like it....I imagine the aluminum will turn black....like smoking rivets?
 

Vigilant1

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Well, if an alternative to welding is sought and the alternative is drilling holes for rivets and bolts, then the issues of drilling holes needs to considered.
So on topic for this thread.
That makes sense to me.

So, in AL tube and gusset construction, does adhesive + rivets help or hurt vs rivets alone?
Pro goo case: If the bonding increases resistance to slipping, then the adhesive reduces cyclic loading of the rivets in shear and on rivets/holes. Also, the bonding over a large area could improve joint performance under unusual loading directions (crash, failure of other components, etc)

The case against goo:. If the adhesive provides a soft layer that reduces the grip strength of the rivets or allows vibration/cyclic loading of the rivets in shear (when new, or as the adhesive ages), it could reduce the long term life of the rivets/joint. Also, adhesive slows construction and makes repair/disassembly difficult.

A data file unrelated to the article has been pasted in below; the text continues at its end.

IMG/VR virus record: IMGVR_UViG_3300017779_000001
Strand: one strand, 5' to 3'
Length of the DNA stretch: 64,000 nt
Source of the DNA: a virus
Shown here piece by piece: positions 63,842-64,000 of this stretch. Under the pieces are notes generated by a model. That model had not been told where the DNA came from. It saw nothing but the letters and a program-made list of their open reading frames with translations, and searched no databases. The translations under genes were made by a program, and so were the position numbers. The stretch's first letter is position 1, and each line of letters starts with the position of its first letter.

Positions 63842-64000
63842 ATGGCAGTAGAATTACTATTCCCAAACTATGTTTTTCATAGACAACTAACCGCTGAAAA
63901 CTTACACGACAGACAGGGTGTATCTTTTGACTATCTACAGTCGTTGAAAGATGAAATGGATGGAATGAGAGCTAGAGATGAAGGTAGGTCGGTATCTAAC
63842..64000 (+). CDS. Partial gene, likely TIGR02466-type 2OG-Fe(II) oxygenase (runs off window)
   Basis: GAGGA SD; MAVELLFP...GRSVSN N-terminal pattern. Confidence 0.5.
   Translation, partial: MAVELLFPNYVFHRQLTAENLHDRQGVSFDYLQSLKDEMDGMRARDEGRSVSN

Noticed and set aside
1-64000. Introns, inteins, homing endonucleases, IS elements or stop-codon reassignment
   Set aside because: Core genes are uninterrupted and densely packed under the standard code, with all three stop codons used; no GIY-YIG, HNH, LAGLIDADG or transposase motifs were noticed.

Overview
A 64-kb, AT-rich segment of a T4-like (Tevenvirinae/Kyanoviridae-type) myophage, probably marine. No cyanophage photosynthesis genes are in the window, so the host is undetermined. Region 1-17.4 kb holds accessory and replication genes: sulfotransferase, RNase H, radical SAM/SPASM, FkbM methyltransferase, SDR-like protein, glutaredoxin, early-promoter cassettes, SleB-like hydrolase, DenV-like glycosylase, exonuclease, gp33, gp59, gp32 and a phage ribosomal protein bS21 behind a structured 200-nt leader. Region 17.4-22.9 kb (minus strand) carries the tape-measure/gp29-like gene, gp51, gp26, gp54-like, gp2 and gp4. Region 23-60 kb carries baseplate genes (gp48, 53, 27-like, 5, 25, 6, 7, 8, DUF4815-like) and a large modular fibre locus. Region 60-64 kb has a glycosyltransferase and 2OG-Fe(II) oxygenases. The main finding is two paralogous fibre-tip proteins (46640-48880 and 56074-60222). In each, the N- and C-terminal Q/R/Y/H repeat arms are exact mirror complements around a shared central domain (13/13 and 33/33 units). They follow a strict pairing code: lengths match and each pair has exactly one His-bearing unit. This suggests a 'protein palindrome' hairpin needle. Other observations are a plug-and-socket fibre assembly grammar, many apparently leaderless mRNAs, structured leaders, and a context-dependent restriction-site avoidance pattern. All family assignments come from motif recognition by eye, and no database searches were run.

Maybe, in addition to.prep.of the AL and selection of the adhesive, getting the right thickness of goo is important to keeping the rivets happy.
 
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proppastie

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Well one issue also to consider....a flat plate on a round tube does not have lots of square inches of bearing for friction.....might want to just consider the shear of the rivet and bearing of the rivet against the sheet or tube. I think in this case the glue might help but given the geometry of the joint (round against flat) and low shear of epoxy .....testing might be appropriate, and it is hard to glue aluminum.
 

rv7charlie

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Prop bolts need to be retorqued periodically for a wood prop, otherwise the prop will move and the friction will char the face and then it gets looser and fails. My flying buddy had the flywheel bolts shear on his Jabiru. While he was installing new flywheel bolts I picked up his wood prop and showed him his charred prop face. He did not know about the need to retorque wood props (50 hrs or something) The loose prop had broke his flywheel bolts, fortunately while taxiing.